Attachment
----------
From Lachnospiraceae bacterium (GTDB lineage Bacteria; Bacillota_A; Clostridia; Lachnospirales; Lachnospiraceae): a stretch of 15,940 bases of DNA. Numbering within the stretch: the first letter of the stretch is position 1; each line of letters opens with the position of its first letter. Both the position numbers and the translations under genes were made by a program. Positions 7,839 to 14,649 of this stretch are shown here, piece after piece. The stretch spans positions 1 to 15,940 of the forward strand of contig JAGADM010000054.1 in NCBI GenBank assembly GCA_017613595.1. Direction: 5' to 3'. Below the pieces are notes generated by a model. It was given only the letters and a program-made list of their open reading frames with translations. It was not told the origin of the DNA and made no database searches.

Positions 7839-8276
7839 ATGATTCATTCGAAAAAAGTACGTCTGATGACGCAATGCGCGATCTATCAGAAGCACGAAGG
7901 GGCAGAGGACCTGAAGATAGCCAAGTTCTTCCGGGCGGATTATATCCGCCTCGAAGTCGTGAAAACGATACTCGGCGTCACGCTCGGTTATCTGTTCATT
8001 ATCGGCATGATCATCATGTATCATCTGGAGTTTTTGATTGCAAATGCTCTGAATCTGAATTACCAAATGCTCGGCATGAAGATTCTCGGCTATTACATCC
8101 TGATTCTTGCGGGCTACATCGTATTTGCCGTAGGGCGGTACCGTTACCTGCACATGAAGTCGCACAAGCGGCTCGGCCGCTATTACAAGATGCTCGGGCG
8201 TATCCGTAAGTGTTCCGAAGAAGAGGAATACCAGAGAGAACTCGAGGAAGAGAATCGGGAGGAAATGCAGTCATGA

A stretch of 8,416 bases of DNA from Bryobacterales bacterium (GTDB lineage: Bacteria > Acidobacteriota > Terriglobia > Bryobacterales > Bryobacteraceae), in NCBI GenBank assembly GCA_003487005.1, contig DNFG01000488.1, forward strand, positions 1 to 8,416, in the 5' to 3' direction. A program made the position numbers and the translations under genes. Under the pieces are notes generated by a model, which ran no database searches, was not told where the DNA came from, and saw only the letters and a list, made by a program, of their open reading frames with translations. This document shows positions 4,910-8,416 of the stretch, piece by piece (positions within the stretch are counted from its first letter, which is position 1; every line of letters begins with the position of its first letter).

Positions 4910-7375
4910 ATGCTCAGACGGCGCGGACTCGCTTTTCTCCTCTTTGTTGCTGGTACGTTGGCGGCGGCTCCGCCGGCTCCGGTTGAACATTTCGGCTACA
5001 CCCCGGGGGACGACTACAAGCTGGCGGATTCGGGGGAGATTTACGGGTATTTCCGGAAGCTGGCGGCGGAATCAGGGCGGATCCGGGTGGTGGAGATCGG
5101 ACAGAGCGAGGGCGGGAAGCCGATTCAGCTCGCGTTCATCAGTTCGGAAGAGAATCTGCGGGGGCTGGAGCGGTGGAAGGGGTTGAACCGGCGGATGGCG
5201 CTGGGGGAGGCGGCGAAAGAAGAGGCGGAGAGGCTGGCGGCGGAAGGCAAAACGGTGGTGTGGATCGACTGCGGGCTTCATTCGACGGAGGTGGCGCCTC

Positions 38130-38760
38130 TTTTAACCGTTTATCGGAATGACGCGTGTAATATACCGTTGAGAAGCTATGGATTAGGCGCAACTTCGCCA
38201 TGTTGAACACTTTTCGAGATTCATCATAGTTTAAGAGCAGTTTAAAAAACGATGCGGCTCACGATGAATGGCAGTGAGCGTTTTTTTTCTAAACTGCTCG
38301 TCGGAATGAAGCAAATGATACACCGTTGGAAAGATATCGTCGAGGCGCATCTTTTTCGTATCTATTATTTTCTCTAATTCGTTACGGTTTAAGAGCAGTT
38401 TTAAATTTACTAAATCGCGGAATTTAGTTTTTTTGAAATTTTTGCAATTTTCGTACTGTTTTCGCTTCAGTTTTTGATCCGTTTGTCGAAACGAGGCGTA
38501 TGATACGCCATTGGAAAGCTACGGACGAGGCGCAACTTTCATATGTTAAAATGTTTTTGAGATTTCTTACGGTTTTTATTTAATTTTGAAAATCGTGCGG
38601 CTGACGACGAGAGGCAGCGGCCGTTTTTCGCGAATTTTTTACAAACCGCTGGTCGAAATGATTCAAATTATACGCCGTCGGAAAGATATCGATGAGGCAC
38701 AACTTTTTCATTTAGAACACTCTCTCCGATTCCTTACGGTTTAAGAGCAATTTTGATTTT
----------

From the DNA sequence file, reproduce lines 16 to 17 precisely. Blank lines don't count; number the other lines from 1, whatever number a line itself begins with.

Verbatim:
38201 TGTTGAACACTTTTCGAGATTCATCATAGTTTAAGAGCAGTTTAAAAAACGATGCGGCTCACGATGAATGGCAGTGAGCGTTTTTTTTCTAAACTGCTCG
38301 TCGGAATGAAGCAAATGATACACCGTTGGAAAGATATCGTCGAGGCGCATCTTTTTCGTATCTATTATTTTCTCTAATTCGTTACGGTTTAAGAGCAGTT